The kidney has many important functions, such as removing wastes and water from the blood, balancing chemicals in the body, releasing hormones, and more.
Kidney failure is a medical condition where the kidney fails to adequately filter toxins and waste products from the blood. Since the kidney is also vital in producing red blood cells, kidney failure is always associated with anaemia. According to Malaysia’s Health Ministry, more than 100,000 Malaysians will be suffering from kidney failure in next 20 years.
There are 2 types of kidney failure – acute and chronic. In acute kidney failure, the failure of the kidney occurs within a short duration whereas chronic kidney failure happens progressively and slowly over months or years. If advanced chronic kidney failure is left untreated, toxins may build up in the body and lead to severe complications, including death.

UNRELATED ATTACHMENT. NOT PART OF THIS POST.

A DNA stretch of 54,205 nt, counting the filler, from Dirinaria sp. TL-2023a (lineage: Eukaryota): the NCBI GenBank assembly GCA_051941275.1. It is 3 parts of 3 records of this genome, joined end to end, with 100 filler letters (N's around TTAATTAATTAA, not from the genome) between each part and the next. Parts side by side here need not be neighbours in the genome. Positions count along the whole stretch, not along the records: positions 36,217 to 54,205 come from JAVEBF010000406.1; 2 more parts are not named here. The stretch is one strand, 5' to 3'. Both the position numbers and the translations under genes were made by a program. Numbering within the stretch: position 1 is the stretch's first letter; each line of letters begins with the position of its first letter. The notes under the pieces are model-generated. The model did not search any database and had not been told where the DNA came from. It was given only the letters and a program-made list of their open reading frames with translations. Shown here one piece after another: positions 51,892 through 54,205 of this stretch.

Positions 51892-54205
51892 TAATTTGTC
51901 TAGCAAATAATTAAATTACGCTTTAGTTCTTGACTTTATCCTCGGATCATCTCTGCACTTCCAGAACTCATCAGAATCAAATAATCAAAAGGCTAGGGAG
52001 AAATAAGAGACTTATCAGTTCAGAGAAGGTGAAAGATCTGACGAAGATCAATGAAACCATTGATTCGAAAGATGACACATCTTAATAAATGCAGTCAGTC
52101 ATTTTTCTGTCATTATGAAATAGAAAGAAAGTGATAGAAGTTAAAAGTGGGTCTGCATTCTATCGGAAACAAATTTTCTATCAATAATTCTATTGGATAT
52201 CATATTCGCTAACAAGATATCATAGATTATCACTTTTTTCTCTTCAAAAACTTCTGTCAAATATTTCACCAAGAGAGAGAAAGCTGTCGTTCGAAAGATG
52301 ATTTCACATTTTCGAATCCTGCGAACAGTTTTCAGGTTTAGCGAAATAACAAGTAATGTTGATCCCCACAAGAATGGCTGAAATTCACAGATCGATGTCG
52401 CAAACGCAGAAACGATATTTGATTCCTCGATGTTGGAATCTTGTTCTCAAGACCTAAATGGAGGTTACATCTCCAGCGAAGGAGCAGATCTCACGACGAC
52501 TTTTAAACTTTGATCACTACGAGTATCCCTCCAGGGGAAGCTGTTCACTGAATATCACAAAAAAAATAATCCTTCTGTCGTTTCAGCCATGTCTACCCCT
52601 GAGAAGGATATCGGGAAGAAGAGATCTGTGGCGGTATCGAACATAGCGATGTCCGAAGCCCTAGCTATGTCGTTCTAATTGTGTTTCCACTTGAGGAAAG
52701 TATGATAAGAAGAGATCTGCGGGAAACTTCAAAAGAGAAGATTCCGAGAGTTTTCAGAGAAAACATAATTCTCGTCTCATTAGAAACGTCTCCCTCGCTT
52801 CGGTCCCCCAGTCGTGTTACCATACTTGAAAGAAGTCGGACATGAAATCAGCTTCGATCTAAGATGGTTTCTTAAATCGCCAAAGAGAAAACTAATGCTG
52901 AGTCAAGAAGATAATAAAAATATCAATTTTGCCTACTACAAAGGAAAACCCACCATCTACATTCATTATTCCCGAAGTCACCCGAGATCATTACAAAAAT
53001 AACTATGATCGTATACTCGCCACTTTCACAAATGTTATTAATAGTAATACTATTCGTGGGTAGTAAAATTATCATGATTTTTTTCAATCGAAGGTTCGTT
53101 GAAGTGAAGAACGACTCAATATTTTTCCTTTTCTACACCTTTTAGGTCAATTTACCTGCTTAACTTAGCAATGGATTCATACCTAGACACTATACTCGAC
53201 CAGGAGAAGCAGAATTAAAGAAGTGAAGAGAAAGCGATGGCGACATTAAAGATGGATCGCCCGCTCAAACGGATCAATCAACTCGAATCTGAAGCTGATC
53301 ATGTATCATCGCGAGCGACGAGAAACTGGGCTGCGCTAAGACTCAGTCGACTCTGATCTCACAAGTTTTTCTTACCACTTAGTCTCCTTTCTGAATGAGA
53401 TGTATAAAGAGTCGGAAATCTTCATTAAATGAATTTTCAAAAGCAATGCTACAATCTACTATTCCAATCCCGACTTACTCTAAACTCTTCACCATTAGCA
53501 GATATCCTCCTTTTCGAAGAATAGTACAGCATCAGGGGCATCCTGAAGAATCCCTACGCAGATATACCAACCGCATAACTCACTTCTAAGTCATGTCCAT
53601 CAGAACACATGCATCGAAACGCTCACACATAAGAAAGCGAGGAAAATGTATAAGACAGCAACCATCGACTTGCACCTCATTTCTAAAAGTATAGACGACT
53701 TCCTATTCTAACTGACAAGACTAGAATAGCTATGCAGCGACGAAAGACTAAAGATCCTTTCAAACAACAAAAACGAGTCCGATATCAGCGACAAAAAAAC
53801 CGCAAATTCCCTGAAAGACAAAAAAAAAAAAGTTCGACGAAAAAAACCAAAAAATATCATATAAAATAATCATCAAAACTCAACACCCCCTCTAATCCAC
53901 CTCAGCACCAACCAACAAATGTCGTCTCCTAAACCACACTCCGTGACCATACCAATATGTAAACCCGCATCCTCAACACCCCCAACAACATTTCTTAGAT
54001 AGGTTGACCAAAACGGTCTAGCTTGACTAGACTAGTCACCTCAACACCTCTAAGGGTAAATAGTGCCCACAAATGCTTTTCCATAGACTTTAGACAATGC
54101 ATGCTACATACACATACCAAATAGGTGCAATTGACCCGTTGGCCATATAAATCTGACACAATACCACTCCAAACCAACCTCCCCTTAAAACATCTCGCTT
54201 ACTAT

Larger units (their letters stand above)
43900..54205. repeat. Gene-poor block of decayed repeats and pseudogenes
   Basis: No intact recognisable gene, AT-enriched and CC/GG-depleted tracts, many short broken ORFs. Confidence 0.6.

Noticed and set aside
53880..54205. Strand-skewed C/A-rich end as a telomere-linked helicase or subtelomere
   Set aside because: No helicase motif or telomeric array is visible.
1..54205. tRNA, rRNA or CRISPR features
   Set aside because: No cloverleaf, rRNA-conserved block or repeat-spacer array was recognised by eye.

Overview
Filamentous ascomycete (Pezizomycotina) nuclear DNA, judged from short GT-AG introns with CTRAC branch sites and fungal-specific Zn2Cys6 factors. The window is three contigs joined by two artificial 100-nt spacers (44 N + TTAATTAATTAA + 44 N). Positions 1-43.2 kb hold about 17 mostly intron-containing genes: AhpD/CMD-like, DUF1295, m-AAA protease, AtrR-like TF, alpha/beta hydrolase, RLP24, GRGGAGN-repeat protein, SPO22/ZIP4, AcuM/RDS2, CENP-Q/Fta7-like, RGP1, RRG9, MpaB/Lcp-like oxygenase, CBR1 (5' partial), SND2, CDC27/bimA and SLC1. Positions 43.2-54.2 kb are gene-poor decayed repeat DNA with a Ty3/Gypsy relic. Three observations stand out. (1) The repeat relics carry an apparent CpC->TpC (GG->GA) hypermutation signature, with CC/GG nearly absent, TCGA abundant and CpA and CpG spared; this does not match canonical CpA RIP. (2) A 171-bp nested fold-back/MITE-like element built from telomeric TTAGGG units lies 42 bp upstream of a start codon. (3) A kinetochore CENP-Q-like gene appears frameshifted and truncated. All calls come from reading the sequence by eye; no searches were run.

What are the Risk Factors for Kidney Failure?
The primary driver for the surge of kidney failure in Malaysia is the increase in non-communicable diseases. In most cases, chronic kidney failure is caused by diabetes mellitus. However, about 20-30% of kidney failure is caused by unknown reasons. These may occur due to chronic glomerulonephritis. Other causes include hypertension, obstructive uropathy and polycystic kidney.
What are the Symptoms of Kidney Failure?
Chronic kidney disease is a silent disease, so a patient is usually asymptomatic. However, some symptoms include:
- Leg swelling
- Shortness of breath
How is Kidney Failure Diagnosed?
- Urine test
- Blood test
- Kidney biopsy
What are the Treatment Options for Kidney Failure?
Patients with kidney failure usually require renal replacement therapy, which is a therapy that substitutes the kidney function. The therapy includes:
- Peritoneal dialysis
- Kidney transplantation
How is Kidney Failure Prevented?
- Maintain healthy levels of blood sugar
- Maintain healthy levels of blood pressure
- Avoid prolonged use of pain killers or traditional medicine with unknown ingredients